Prayer is the victory over man’s alienation from God, himself, and his peers. It is a source of communion and becomes the life of our lives.

In the context of the restrictions caused by the global pandemic in recent years, as well as the problems resulting from the war in Ukraine, it was considered necessary to emphasize the practice of prayer in the life of the Church and believers and to intensify the fulfilment of good deeds.

The faithful, as members of the mystical Body of Christ, are united by grace to each other, the suffering of one being borne by the entire ecclesial community, according to the apostolic exhortation: “Carry each other’s burdens, and in this way, you will fulfil the law of Christ” (Galatians 6:2), as well as according to the spiritual advice: “Pray for each other” (James 5: 16).

In this sense, Rev. Professor Dumitru Stăniloae notes that prayer “can also be considered as a means of transcending people from the life closed in selfishness and the world to the life of communication in God, as His Kingdom. The prayers indicate such a transcendence or an exit of man closed in selfishness towards the Triune God, or the God of love, even when the goods necessary for earthly life are requested in prayers, as conditions of preparation for the Kingdom of God.”

Starting from the appeal of the Holy Apostle Paul: “Pray without ceasing!” (1 Thessalonians 5: 17), under the guidance of the Holy Spirit and through the spiritual practice of the Holy Fathers, the prayer: “Lord, Jesus Christ, Son of God, have mercy on me, a sinner,” called both the “prayer of the mind” and the “prayer of the heart,” has become the best way to enlighten the soul and sanctify the Christian’s life.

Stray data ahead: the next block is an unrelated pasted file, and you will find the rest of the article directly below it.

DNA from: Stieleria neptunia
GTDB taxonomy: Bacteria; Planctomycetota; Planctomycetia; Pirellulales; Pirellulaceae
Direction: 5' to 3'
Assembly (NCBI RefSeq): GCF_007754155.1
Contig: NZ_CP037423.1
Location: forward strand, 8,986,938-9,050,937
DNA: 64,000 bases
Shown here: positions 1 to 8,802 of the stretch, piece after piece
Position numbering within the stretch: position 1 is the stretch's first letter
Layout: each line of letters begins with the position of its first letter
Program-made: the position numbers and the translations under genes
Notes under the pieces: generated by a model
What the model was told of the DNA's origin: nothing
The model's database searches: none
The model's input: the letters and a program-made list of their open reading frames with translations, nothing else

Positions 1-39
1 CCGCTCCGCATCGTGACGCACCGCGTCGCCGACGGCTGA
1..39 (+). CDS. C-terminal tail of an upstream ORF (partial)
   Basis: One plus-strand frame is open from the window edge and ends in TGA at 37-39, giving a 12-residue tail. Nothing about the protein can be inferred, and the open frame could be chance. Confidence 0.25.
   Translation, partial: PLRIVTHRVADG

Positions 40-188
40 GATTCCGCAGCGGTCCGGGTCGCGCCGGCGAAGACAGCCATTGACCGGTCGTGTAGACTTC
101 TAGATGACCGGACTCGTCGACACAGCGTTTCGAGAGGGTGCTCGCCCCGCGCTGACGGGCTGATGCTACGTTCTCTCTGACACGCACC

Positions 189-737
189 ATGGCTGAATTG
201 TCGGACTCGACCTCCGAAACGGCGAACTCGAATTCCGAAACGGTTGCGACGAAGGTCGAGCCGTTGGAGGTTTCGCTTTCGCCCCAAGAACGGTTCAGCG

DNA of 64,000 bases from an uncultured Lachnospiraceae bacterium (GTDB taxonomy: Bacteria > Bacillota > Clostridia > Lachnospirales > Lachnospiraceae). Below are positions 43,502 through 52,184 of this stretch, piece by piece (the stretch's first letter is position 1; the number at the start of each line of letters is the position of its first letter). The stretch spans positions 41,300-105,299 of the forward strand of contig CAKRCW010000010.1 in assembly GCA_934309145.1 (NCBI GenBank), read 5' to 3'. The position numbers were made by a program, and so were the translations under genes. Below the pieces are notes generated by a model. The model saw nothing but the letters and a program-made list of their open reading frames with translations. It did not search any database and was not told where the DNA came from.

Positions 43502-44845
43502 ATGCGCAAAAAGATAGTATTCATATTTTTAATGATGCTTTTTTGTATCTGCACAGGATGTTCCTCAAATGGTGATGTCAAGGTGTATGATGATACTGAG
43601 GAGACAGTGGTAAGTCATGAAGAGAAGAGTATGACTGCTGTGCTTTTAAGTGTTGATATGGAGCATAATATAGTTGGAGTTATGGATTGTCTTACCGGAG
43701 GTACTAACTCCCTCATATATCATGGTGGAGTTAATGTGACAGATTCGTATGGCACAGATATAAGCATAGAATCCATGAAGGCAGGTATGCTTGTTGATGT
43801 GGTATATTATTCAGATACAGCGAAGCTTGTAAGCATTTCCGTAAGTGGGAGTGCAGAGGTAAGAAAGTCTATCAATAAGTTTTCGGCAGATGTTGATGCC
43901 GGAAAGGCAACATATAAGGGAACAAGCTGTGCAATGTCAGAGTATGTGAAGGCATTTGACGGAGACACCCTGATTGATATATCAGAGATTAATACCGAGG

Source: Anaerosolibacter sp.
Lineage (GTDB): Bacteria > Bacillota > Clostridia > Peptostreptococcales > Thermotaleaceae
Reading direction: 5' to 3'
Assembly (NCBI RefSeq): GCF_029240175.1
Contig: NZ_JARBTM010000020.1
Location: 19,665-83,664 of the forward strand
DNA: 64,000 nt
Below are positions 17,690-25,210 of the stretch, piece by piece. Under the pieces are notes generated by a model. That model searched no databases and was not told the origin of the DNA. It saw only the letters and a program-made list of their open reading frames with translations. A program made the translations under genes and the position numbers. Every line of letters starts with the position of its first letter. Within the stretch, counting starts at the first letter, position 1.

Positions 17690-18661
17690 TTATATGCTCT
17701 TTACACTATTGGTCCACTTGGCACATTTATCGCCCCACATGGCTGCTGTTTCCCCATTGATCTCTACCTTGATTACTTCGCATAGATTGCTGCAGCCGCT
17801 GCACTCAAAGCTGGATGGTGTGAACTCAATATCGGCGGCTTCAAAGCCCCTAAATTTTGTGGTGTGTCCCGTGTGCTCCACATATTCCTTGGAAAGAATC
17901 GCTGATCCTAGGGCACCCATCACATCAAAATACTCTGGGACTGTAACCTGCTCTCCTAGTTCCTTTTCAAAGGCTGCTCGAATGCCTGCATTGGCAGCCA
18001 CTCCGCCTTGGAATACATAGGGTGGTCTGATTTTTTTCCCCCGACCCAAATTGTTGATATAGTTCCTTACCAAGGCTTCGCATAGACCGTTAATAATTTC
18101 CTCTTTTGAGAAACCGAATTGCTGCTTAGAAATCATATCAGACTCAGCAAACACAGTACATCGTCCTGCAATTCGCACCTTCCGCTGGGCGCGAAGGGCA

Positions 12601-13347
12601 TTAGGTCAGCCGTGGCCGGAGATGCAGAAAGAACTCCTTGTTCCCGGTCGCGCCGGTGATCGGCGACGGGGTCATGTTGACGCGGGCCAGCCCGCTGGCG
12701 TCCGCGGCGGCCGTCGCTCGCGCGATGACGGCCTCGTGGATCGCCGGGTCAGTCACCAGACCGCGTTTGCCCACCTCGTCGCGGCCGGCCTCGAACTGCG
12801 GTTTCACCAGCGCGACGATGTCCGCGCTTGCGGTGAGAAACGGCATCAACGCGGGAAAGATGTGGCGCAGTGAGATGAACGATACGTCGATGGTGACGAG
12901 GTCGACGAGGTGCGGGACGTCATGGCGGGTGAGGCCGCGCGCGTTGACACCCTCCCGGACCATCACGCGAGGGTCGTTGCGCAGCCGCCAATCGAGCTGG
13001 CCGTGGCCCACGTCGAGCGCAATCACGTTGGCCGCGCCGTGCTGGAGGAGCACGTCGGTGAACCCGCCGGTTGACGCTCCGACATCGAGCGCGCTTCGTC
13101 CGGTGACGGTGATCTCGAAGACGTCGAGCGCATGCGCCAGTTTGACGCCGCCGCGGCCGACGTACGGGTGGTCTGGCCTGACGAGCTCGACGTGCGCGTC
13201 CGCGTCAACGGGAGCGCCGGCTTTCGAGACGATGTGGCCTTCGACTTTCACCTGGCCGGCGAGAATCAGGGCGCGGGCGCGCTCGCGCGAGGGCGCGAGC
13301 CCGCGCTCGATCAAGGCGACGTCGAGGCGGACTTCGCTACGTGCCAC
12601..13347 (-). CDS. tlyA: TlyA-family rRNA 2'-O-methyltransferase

Also, by practising unceasing prayer, the Church gave birth to hesychasm, the longing for stillness and vigilance, or the state of peace and spiritual joy in contrast to the hectic world.
That is why, with much fatherly love, we urge all Romanians who live far from the country to remain united through continuous prayer with God, the Creator of heaven and earth, and, at the same time, with their loved ones staying in Romania.

Romanian migrants in different areas of the world are called to value and cultivate prayer in the ecclesial community, as well as in the family, prayer being the source of pure love towards God, loved ones and fellow human beings.

At the same time, we urge the servants of the Romanian Orthodox Holy Altars outside Romania to intensify their prayer and multiply their missionary-pastoral activities, to preserve and cultivate the Orthodox Christian faith and the Romanian spiritual and cultural values.

We pray to the Most Merciful God to bless all Romanians, from Romania and abroad, and to give them peace and good health, help and joy, for many happy years!
With high esteem and paternal blessing,

† Daniel
Patriarch of the Romanian Orthodox Church